Have you ever had one of those days when you just don’t feel good physically? Maybe you’re having a headache, or your joints ache from exercise or a chronic health condition, or you’re just tired from a lack of a good night’s sleep. How well were you able to do your job? To listen, be present with and help the people you serve? Was it easy to get through the day or did you feel increasingly lousy?
Contrast that with a day when you felt well-rested, well-fed, and had gotten enough exercise and fun activities. How well were you able to be present with your patients or clients that day? I suspect it was a lot easier, and you could be proud and happy with the results you got that day.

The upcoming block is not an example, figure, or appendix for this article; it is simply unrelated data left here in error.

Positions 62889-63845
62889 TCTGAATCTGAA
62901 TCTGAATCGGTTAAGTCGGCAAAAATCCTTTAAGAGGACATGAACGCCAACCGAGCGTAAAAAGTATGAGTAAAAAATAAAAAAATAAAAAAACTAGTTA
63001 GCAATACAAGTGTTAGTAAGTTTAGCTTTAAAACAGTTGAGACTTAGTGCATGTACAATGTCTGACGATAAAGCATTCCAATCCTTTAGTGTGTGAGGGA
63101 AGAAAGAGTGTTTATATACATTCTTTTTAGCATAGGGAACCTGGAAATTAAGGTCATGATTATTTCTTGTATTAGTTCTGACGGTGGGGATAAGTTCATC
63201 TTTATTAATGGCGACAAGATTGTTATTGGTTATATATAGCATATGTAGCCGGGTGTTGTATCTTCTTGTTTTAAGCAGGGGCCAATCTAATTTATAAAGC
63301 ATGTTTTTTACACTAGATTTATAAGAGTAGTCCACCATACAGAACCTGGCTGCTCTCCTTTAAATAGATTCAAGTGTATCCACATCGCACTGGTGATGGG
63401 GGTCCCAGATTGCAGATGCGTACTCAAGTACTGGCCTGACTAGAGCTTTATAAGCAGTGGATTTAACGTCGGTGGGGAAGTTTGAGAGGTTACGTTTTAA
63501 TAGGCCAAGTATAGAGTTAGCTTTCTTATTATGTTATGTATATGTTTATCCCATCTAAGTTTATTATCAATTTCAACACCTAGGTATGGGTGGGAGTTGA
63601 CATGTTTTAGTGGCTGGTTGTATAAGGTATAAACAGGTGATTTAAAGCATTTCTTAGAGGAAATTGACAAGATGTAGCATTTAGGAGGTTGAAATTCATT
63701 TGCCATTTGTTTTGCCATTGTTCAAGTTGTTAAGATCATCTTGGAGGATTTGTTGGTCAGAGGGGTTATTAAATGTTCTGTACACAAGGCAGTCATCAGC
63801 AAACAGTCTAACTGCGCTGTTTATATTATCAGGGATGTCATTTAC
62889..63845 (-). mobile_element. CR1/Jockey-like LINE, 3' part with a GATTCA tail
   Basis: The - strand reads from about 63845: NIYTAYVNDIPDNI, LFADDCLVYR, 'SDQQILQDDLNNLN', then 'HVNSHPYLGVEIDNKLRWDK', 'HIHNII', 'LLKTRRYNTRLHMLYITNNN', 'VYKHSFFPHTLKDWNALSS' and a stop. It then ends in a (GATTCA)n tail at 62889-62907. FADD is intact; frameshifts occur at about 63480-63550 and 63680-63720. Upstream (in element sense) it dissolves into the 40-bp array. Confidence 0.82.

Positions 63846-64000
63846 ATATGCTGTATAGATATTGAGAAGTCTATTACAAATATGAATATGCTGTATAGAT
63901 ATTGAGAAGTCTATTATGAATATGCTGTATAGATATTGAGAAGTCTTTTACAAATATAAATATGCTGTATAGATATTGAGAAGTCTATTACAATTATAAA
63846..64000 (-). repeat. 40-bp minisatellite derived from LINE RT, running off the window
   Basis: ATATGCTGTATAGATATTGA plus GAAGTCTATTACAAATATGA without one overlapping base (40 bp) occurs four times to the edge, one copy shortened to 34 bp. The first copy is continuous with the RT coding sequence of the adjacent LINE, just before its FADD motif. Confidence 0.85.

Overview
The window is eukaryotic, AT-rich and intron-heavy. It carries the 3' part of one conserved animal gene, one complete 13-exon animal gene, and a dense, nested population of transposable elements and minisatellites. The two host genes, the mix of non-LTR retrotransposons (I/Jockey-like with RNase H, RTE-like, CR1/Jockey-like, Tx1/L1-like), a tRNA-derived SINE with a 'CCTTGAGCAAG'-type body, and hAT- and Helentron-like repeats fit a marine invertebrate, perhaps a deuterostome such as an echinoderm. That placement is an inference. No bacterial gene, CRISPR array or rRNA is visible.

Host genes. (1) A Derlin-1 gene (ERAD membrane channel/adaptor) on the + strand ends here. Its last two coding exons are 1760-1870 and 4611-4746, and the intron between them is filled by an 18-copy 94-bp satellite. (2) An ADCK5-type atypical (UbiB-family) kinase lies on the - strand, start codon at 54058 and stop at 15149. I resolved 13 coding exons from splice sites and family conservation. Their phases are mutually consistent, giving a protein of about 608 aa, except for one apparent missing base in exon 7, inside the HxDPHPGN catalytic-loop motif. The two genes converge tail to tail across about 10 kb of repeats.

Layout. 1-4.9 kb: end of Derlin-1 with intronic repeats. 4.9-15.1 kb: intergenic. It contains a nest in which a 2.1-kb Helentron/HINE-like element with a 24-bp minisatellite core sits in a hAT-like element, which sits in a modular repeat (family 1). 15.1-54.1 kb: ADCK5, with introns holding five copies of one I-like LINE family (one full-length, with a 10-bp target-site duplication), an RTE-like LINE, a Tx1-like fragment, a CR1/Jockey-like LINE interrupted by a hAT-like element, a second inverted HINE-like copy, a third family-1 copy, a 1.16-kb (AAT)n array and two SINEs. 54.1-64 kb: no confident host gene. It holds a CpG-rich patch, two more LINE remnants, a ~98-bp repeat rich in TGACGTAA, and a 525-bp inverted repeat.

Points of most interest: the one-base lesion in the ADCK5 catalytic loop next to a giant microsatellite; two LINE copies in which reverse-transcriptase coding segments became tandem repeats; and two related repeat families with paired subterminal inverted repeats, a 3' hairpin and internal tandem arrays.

Wouldn’t you like more days like the latter, rather than the former? As healthcare and helping professionals, we often give our best “at the office” and forget to care for ourselves. We think in the long run it isn’t going to affect us, but that’s unfortunately untrue. If we shirk our personal lives and fail to take care of ourselves, we can’t give our best to others.
Jack Kornfield, PhD, in his wonderful book A Path With Heart talks about how we need to take care of ourselves first and foremost; only then can we truly give freely of ourselves.
So what does this mean practically? It means that we regularly and carefully attend to our:
- Medical needs
- Physical exercise
- Diet and nutrition
- Emotional and psychological well being
- Spiritual needs
- Financial needs
- Social needs (romance, friendship, community)
- Fun and recreational needs
I want to help you get on track with a plan that will help you do all that. It takes time and time is money (or so they say), but if we can avoid burnout in our professional and personal lives, it is time well spent. Please call me if you have questions: 661-575-7135.